By Diana Wolski, Senior Officer for Social Policy, EUROsociAL+ European Union Programme
The health emergency linked to the spread of the coronavirus, by hitting societies and national economies globally hard, made inequalities between countries and within countries more visible in terms of the socio-economic situation of citizens, the impact of the crisis and levels of protection against risks by the state, at the same time exacerbating and polarising the differences. This phenomenon has been observed at different levels both in Latin America and in Europe.
The first element that should be noted in this context is the central role of the state in managing the emergency after decades marked by a certain influence of economic neoliberalism and its effects on welfare policies.  . This is done through the adoption of health and public order measures and through short-term economic measures for the protection and stimulation of demand (especially monetary transfers) and support for supply (safeguarding of the productive capacity of companies and employment).
To allow the adoption of these measures in Europe, for the first time in the history of the EU, a suspension of the Stability Pact was agreed in order to exceed the deficit/GDP and debt limitations, and thereby increase public spending and revive the economy. This measure goes beyond the decision announced in early March not to record coronavirus-focused expenditures for the purposes of the deficit  .
Latin American states, where the crisis began in the presence of low GDP growth (0.5% in 2019 according to ECLAC) and a social expenditure that, on average, in 2018, amounted to 11.3% of GDP (ECLAC, 2018 ), also introduced measures to mitigate the impact of the health crisis. Along with the reallocation of resources to emergency management and health protection, governments resorted to monetary transfers of a different nature to offset the loss of income caused by the current paralysis of the economy (for example, ‘Solidarity Income’ in Colombia and funds for informal workers in Brazil and Mexico). However, in the presence of high levels of informality, a fundamental factor for economic measures to be effective has to do with the channels through which subsidies are distributed, since in the region informal workers largely do not have access to banks and are not enrolled in existing conditional cash transfer programmes. The provision of unconditional transfers for the segments of the population that do not participate in these programmes will be key to ensuring the protection of all people affected by the crisis, including women, the young, and informal and self-employed workers.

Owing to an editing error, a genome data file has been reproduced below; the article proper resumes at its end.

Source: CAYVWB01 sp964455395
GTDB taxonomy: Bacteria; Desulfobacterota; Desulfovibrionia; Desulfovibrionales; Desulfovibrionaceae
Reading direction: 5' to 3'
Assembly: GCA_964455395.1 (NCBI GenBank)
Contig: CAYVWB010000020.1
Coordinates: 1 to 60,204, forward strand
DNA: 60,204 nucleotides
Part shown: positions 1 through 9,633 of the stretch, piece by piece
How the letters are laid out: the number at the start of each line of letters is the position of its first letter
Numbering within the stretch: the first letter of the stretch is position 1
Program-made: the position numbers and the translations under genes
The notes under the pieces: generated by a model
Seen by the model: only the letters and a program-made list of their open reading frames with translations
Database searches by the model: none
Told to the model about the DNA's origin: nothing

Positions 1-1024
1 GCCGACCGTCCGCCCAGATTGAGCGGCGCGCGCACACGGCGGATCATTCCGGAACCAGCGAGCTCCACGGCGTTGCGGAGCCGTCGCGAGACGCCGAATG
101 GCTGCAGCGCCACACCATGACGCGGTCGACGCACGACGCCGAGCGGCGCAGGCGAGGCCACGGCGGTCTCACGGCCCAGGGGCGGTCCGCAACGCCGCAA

In the medium and long-term, the reconstruction and the dilemma of a balance between economic growth and social welfare will be considered. From this point of view, the countries of Europe and Latin America are in different phases, with some countries that have already gone through the critical phase of the pandemic and others that are facing it now. Having suffered the pandemic earlier, the EU and its member states have been able to make more progress in developing a set of policy measures towards recovery: in May, the European Commission presented a recovery plan -‘Next Generation EU’- which plans for social and economic measures integrated into the proposal for a 2021-2027 multiannual financial framework [ 5 .
The recovery phase after the health crisis could be an opportunity for reflection on measures to extend coverage and improve the quality of social services at the national level, especially with regard to social protection and employment, with the main objective of improving the resilience of societies. This with the aim of reducing vulnerability risks and the associated costs for states and societies, as well as to bridge the inequalities that the health crisis has revealed  in terms of coverage and quality/nature of services.